You would know that we always follow the three sheet structure when it comes to MS Excel dashboards:

  1. The Data sheet
  2. The Processing sheet
  3. The Display sheet (User Interface)

Lets take them one by one.

The Datasheet

To keep things simple, I chose a pretty small and a simple dataset for SphInX ‒ as we progress, we’ll add complexity to the data. It is a sample IMS sales dataset with value sales for some products in Euros and USD over a period of 10 months for three countries i.e. US, Japan and UK. The dataset is shown in the figure below:

(click image to see a larger image)

Different column headers have been marked in the dataset above and the each row represents a unique entry in the dataset. The first column (labeled 1) has been used to create a key by concatenating the Country and Currency values for every row‒ the value of this key alone helps me in differentiating entries which are different in either one of the parameters of country or currency. To delve deeper into the concept of unique key and data structure, you can visit this section in Dashboard 101 by clicking here.

The data here is first arranged by currency and then at a second level by country (for example, all values for US in Euros are together). This arrangement of data is of prime importance ‒ based on this, we will be extracting the data from this dataset. This arrangement allows extraction of data for a specific country and a specific currency (both selected by the user) in one go, using a single formula (we’ll see how).

 

The Processing Sheet

This is the brain of SphInX dashboard and controls how the data will be extracted‒ it links user inputs to the dataset. For the user inputs: I have chosen to take the country input from the user via a combo-box and the currency input in the form of option buttons. In order to process these inputs, I need them in cells on the processing sheet. I have described the process of retrieving these user inputs in the figure below (For more details, you can visit the Combo-box section of Dashboard 101 by clicking here).

(click image to see a larger image)

The Display Sheet

The user interface or the display sheet of the SphInX is pretty simply structured:

  1. The selectors for country and currency have been provided at the top
  2. Two charts‒ a line chart showing sales and a clustered column chart showing the market share have been added to see the market trend and the data for these charts has been shown in a table
  3. A table to view the mini-profile of molecules selected by the user has also been provided

The illustration below describes the features of the various components of this sheet.

(click image to see a larger image)

The mini-profile section of this sheet has been created using data validation and conditional formatting‒ the user can select the molecule using in-cell drop-downs and its details will automatically appear under the corresponding headers. Also, the legend for the charts has been created using conditional formatting since the number of molecules may change for every country and we would need to only view molecules for a selected country.

At this stage I would encourage you to download the dashboard and explore its formulas and features. If you have any confusion over the formulas that have been used in SphInX, you can visit our  Dashboard 101 section that has detailed explanations for all MS Excel features and formulas that have been employed for creating this dashboard.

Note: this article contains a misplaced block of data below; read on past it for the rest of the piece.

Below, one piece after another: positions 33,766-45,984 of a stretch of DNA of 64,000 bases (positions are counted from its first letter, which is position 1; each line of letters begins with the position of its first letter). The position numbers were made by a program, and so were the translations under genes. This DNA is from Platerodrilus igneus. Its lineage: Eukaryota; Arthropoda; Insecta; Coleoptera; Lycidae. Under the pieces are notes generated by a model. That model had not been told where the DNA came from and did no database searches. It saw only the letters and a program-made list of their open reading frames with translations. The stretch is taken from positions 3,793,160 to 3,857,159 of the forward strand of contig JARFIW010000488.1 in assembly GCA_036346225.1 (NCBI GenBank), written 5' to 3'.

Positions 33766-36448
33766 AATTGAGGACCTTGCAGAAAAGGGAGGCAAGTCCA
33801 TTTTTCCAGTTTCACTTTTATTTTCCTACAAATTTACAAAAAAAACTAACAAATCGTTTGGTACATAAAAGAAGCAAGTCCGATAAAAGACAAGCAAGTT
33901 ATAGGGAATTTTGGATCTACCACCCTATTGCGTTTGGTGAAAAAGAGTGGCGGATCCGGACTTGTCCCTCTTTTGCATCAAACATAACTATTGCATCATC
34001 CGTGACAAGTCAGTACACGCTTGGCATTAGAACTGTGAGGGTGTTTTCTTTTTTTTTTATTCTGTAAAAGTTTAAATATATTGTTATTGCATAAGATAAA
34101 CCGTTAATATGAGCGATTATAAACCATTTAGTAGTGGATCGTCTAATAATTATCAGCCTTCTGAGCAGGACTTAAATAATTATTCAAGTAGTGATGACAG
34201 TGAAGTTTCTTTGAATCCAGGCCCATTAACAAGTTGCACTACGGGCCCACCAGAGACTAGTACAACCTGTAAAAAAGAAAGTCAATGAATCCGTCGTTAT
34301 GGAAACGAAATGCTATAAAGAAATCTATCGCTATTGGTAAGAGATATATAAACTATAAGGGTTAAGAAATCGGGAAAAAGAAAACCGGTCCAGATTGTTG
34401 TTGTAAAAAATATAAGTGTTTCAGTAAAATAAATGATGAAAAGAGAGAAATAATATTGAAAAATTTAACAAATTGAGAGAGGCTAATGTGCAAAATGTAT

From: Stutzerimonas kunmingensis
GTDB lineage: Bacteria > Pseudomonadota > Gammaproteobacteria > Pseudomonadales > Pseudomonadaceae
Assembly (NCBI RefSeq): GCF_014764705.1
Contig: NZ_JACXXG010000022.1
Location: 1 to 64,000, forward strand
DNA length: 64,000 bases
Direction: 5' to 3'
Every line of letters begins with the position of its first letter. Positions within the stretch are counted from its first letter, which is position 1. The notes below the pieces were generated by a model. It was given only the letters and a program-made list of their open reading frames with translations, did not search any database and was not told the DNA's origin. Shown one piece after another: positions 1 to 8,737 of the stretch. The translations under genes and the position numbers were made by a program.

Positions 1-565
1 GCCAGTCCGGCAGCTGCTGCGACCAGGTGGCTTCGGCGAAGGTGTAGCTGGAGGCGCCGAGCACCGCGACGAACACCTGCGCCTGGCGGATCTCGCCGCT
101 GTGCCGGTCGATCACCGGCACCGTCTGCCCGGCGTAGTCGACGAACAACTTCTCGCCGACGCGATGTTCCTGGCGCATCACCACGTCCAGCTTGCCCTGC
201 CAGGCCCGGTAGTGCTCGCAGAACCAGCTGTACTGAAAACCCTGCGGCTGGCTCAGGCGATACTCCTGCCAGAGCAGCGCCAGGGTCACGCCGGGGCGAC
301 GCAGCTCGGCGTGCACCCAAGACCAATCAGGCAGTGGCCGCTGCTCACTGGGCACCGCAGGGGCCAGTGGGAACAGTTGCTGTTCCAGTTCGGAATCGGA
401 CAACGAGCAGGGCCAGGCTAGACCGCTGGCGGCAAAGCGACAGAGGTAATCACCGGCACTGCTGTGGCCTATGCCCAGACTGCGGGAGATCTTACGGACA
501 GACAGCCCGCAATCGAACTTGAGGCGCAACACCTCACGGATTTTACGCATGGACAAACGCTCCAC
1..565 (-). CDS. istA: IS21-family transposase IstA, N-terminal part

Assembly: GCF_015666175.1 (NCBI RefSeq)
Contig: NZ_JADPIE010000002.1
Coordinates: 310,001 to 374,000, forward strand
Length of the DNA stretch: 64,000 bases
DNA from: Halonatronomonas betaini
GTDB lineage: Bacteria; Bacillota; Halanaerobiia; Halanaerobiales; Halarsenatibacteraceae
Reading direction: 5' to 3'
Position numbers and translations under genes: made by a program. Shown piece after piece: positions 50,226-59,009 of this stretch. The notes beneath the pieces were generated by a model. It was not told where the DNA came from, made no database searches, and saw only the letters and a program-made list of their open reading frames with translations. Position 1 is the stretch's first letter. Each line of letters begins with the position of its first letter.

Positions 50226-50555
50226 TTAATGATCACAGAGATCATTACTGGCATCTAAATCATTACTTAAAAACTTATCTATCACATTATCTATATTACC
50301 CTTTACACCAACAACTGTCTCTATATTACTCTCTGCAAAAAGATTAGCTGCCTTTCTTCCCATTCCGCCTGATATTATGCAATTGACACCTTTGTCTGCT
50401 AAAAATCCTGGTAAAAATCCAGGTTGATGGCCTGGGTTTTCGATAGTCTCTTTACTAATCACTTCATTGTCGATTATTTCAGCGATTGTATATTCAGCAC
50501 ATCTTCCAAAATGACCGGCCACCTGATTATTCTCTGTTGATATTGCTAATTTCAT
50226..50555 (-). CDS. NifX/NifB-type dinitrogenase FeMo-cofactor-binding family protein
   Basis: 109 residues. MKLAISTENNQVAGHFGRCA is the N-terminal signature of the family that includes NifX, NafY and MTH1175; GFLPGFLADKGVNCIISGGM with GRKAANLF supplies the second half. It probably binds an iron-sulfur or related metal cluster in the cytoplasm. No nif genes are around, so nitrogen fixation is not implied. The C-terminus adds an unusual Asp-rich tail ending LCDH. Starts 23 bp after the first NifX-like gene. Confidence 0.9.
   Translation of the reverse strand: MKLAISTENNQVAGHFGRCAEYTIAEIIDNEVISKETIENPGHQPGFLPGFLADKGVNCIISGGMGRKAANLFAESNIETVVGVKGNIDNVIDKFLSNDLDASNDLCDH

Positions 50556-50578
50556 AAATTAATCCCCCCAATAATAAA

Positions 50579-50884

I’ll use a different post to explain some of the formulas used  in the dashboard, such as the one used for creating a unique list that we have used in the mini-profile section of the dashboard. In my next post, I’m also going to add some new features to SphInX such as a third user input that would give the dashboard a new dimension; some conditional formatting to highlight  trends in the data and we’ll also touch upon some basic VBA to create simple outputs (at first) in a MS PowerPoint presentation simply, on the click of a button.

Till then, keep Excelling  !

SphInX ‒ A pharma KPI tracking dashboard [2/5]

Hello readers!

Ready to impress your boss with the new MS Excel dashboard‒ just download the SphInX Dashboard and you’re set to go.

In this post, I’m going to give a detailed description of the structure of the dashboard and an overview of the components involved. I’ll describe the working and creation part in detail in the posts that will follow.

As always, we have divided the have followed a three sheet structure:

  1. Display sheet (User Interface)
  2. Processing sheet
  3. Database

The section below describes the three sheets individually.

Display sheet

This sheet forms the most important part of the dashboard‒ it is the sole point of interaction between the user and the underlying dataset. It doesn’t matter if you have analyzed your data to derive an extraordinary insight‒ it won’t sell if you’re unable to present it well.

 

Since SphInX is a KPI reporting dashboard across countries, I’ve created the selectors for only Country and currency selection to keep it simple but as we go on, we will keep on increasing the number of  visualization options available to the user. The analyses have  been restricted to 1) brand-wise sales 2) market share 3) molecule profiles.

Processing Sheet

This sheet forms the link between the display sheet and the data sheet. This is where all the calculations for the dashboard are performed. While making this sheet, we ensured that all the calculations are dynamic i.e. they change on changing the selections on the display sheet.

Database

The database can be one sheet or multiple sheets depending upon the nature of the data being represented.  We have used two sheets with different types of data:

1)      Sheet 1 – IMS sales data sheet: This sheet has the sales data for different products across three countries (to know more about IMS data, visit their website)

2)      Sheet 2- Molecule profile sheet: This sheet has a mini-profile(Molecule name, Indication, Price, etc.)  for the different  molecules covered in the sales sheet

Working of the tool:

We’ll be using a number of formulas, objects and tricks in making the dashboard. They have been listed below and their detailed explanation can be found in Dashboard 101 section:

  1.  Formulas: OFFSET, MATCH, COUNTIF, INDEX, ISNA, ISERROR (We’ll be using these formulas in combination with each other and will also be develop array formulas to perform tasks that are usually done programmatically using VBA.)
  2. Objects: Combo Box (Drop down), Option buttons
  3. Tricks: Named range, Dynamic chart, Conditional formatting, Array formulas

We’ll detail on all of these in our next post. Till then you can play with the dashboard and explore its various components.

Keep Excelling!  :)